Can I say that? "Happy Leap Year Day!" Of course I'm talking about today, February 29, 2008 - a day that exists only every fourth year. Crazy huh?! I've always wondered how people born on this day celebrate their birthdays. Do they wait another four years to party? Does that mean that a baby born today won't turn 2 until 2012?
Leapzine.com provides a semi-answer: "So when do you celebrate, anyway? The question we love to hate... Are you a strict Februarian? Do you celebrate on the last day of February, because that's when you were born??? We have found most Leapers celebrate in February, but there are some die hard partiers among the honored that celebrate on every day possible."
Searching for more information about this diffident "holiday," I found this at http://seattletimes.nwsource.com/: Leap days, technically known as intercalary days, are calendar corrections. Despite what you have been taught, there are not 365 days in a year. There are precisely 365.2425 days, which means we gain a day every four years. An exception: fdCentury years cannot be leap years unless they are evenly divisible by 400. In 45 B.C., Emperor Julius Caesar added a Leap Day occurring every four years to the calendar he created. Until then, calendars were a mess.
For a more astronomical explanation, I checked out http://www.timeanddate.com/: Leap years are needed to keep our calendar in alignment with the earth's revolutions around the sun. The vernal equinox is the time when the sun is directly above the Earth's equator, moving from the southern to the northern hemisphere. The mean time between two successive vernal equinoxes is called a tropical year–also known as a solar year–and is about 365.2422 days long. Using a calendar with 365 days every year would result in a loss of 0.2422 days, or almost six hours per year. After 100 years, this calendar would be more than 24 days ahead of the season (tropical year), which is not desirable or accurate. It is desirable to align the calendar with the seasons and to make any difference as insignificant as possible. By adding a leap year approximately every fourth year, the difference between the calendar and the seasons can be reduced significantly, and the calendar will align with the seasons much more accurately. (The term "day" is used to mean "solar day"–which is the mean time between two transits of the sun across the meridian of the observer.)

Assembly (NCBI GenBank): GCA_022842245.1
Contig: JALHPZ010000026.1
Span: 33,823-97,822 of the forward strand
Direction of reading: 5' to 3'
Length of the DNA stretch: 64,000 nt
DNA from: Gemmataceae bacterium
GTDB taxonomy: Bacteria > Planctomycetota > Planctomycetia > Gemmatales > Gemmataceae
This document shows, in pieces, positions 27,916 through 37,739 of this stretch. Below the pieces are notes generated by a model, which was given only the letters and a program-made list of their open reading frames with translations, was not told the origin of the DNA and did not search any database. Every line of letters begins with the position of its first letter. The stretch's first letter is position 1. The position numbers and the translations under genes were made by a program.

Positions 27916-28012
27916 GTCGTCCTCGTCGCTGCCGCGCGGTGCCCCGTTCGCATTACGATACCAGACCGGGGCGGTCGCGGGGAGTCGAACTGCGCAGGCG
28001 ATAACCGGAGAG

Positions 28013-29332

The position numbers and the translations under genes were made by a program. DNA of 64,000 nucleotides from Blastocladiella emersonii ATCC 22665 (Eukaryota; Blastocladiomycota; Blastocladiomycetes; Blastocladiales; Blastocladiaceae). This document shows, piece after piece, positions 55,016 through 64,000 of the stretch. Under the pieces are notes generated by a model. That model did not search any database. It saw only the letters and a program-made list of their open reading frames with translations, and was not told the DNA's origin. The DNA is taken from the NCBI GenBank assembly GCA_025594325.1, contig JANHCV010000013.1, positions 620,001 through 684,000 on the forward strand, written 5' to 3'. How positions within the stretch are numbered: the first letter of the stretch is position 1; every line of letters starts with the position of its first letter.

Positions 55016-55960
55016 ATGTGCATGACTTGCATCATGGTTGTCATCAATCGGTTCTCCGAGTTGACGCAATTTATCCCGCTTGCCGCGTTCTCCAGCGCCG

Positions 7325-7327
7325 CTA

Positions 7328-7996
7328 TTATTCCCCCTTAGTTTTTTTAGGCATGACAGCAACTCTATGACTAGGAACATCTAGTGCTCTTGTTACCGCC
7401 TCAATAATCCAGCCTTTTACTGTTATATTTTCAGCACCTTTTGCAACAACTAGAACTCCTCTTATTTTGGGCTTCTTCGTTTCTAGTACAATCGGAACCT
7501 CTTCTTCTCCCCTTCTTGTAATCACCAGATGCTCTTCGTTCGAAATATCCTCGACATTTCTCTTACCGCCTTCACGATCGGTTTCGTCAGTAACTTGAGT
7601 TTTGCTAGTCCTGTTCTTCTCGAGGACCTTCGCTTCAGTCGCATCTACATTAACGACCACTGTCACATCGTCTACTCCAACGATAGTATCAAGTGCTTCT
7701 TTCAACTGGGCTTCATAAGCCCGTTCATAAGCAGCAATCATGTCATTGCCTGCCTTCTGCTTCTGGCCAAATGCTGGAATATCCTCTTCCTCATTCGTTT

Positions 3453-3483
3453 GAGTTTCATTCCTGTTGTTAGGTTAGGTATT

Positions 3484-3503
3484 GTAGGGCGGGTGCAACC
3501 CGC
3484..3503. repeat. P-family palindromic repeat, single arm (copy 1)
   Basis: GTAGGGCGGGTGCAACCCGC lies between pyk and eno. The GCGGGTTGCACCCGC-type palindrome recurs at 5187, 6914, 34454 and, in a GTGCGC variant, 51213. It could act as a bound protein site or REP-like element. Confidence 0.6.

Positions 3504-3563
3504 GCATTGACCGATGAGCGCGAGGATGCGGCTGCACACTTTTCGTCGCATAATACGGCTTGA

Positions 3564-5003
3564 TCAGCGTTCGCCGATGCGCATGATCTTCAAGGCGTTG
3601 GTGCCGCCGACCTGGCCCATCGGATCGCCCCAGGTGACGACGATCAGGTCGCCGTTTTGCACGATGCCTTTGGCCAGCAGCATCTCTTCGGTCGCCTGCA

How about adding a dash of superstition? Did you know that, in some Euro-Anglo cultures (and America), February 29th is a day when women can propose to single men? More info at http://marriage.about.com/cs/holidays/a/leapyear.htm.
But do you know what makes today so special? Ella turns 14 months old today! My baby's growing up so fast! Wahh! Well, I can't really complain all that much because I'm having so much fun hanging out with her. She's a bundle of energy these days and absolutely filled with sass and attitude. But all she has to do is smile at us or run to give us a big hug, and her daddy and I turn to mush.